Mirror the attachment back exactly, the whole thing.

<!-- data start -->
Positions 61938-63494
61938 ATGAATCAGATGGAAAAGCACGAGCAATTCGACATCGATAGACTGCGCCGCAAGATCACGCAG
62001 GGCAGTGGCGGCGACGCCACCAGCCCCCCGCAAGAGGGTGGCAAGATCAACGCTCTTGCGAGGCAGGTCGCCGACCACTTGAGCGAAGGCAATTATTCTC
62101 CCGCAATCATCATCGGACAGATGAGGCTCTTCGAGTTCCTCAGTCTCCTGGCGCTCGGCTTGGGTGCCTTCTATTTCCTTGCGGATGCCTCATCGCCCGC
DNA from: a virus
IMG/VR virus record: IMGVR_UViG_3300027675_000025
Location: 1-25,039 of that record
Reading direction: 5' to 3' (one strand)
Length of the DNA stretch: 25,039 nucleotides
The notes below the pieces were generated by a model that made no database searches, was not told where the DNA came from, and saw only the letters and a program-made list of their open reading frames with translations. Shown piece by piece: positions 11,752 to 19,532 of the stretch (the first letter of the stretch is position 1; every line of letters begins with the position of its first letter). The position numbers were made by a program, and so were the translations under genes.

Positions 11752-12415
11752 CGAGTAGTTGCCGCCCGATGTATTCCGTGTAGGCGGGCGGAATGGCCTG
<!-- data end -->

Positions 61938-63494
61938 ATGAATCAGATGGAAAAGCACGAGCAATTCGACATCGATAGACTGCGCCGCAAGATCACGCAG
62001 GGCAGTGGCGGCGACGCCACCAGCCCCCCGCAAGAGGGTGGCAAGATCAACGCTCTTGCGAGGCAGGTCGCCGACCACTTGAGCGAAGGCAATTATTCTC
62101 CCGCAATCATCATCGGACAGATGAGGCTCTTCGAGTTCCTCAGTCTCCTGGCGCTCGGCTTGGGTGCCTTCTATTTCCTTGCGGATGCCTCATCGCCCGC
DNA from: a virus
IMG/VR virus record: IMGVR_UViG_3300027675_000025
Location: 1-25,039 of that record
Reading direction: 5' to 3' (one strand)
Length of the DNA stretch: 25,039 nucleotides
The notes below the pieces were generated by a model that made no database searches, was not told where the DNA came from, and saw only the letters and a program-made list of their open reading frames with translations. Shown piece by piece: positions 11,752 to 19,532 of the stretch (the first letter of the stretch is position 1; every line of letters begins with the position of its first letter). The position numbers were made by a program, and so were the translations under genes.

Positions 11752-12415
11752 CGAGTAGTTGCCGCCCGATGTATTCCGTGTAGGCGGGCGGAATGGCCTG